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Understanding differential responses to retinoid treatments in human health and disease: a precision medicine approach

Faculty of Biology, Medicine and Health

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Prof R Watson , Dr A Langton Applications accepted all year round

About the Project

Retinoids, such as all-trans retinoic acid (t-RA), are endogenous signalling molecules derived from vitamin A that influence a variety of cellular processes through mediation of transcription events in the cell nucleus. To carry out this function, retinoids are high-affinity ligands for a family of nuclear receptor proteins known as the retinoic acid receptors (RARs) and retinoid X receptors (RXRs). Heterodimerization of these receptors (RAR/RXR) permits interactions with short DNA sequences termed retinoic acid response elements (RAREs) and thus facilitate transcriptional regulation of retinoic acid signalling pathways [1].

Retinoids have emerged as therapeutic candidates of enormous potential due to their wide ranging and powerful biological activities. The ‘gold standard’ topical treatment for the management of acne and skin damaged by long-term sunlight exposure is t-RA [2, 3]; however, the efficacy of this treatment is very person-specific. The underlying mechanism that underpins this differential response in human skin remains unknown due to a lack of understanding of the complex and intricate signalling pathways that retinoids control [4].

The supervisory team, led by Professor R Watson and Dr A Langton, have proven excellence in translational research and through the development of the “Manchester Patch Test” assay, the efficacy of both t-RA can be assayed in vivo [5]. Thus, by utilising this unique assay it will be possible to identify why individuals do not respond to t-RA and to explore the signalling pathways that retinoids control. These key insights will facilitate novel product design and allow a targeted, stratified approach to the development of future treatment of skin disease.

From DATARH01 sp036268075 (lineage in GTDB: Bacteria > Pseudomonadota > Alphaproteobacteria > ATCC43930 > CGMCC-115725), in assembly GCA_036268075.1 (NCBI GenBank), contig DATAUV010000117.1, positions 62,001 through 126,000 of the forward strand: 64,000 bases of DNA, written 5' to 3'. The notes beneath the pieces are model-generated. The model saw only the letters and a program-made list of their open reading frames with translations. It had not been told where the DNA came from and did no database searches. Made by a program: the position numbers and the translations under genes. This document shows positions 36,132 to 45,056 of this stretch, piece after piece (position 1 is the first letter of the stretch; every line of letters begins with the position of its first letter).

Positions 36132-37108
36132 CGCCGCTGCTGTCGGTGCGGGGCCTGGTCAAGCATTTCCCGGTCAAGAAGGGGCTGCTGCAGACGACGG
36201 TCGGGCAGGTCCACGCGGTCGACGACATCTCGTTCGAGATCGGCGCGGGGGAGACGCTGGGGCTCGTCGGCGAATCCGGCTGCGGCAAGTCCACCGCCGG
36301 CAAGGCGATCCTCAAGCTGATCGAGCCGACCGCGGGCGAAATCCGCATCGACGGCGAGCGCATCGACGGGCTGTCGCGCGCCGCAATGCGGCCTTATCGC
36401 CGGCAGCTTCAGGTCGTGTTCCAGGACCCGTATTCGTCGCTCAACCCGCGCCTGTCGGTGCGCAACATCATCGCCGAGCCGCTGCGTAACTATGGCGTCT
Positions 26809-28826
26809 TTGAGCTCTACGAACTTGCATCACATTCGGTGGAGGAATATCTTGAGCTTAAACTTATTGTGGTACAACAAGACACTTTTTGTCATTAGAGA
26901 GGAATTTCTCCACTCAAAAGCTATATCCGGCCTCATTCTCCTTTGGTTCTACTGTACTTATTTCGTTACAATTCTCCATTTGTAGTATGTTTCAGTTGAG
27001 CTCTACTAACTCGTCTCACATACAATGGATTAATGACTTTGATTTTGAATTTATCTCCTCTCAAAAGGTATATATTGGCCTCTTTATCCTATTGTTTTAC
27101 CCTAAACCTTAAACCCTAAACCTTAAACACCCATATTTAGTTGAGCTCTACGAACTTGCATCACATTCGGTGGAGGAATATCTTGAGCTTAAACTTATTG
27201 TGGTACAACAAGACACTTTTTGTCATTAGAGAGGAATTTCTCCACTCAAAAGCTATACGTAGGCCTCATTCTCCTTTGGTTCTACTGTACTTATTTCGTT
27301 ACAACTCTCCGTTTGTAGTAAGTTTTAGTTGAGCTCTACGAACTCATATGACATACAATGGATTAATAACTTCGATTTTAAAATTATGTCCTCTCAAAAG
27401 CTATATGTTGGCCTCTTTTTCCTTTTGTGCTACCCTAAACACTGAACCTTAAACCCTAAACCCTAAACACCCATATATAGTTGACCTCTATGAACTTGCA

Training/techniques to be provided:
The successful candidate will join a multidisciplinary team of researchers at the School of Biological Sciences, University of Manchester. State-of-the-art training will be provided in histological techniques, cell culture and human clinical research. The student will work at the interface between clinical sciences and biosciences, learning how these disciplines can come together to support the translation of scientific findings to clinically relevant applications. They will also benefit from the supervisors’ research collaborations with academic, clinical and industrial groups, and have the opportunity to attend and contribute to national and international meetings and conferences.

Entry Requirements:
Candidates are expected to hold (or be about to obtain) a minimum upper second class honours degree (or equivalent) in a related area / subject. Candidates with experience in cell culture, immunohistochemistry and dermatology research are encouraged to apply.

For international students we also offer a unique 4 year PhD programme that gives you the opportunity to undertake an accredited Teaching Certificate whilst carrying out an independent research project across a range of biological, medical and health sciences. For more information please visit

Funding Notes

Applications are invited from self-funded students. This project has a Band 3 fee. Details of our different fee bands can be found on our website ( For information on how to apply for this project, please visit the Faculty of Biology, Medicine and Health Doctoral Academy website (

As an equal opportunities institution we welcome applicants from all sections of the community regardless of gender, ethnicity, disability, sexual orientation and transgender status. All appointments are made on merit.


[1] Bastien, J., and Rochette-Egly, C. Nuclear Retinoid Receptors and the Transcription of Retinoid-Target Genes. Gene. 2004. 328: 1−16.
[2] Griffiths CEM, Finkel LJ, Tranfaglia MG, Hamilton TA, Voorhees JJ. An in vivo experimental model for effects of topical retinoic acid in human skin. Br J Dermatol. 1993. 129(4): 389-94
[3] Singh M, Griffiths CEM. The use of retinoids in the treatment of photoaging. Dermatol Ther. 2006. 19(5): 297-305.
[4] Watson REB, Arjuna Ratnayaka J, Brooke RC, Yee-Sit-Yu S, Ancian P, Griffiths CEM. Retinoic acid receptor alpha expression and cutaneous ageing. Mech Ageing Dev. 2004. 125(7): 465-73
[5] Watson REB, Ogden S, Cotterell LF, Bowden JJ, Bastrilles JY, Long SP, Griffiths CEM. Effects of a cosmetic 'anti-ageing' product improves photoaged skin. Br J Dermatol. 2009. 161(2): 419-26

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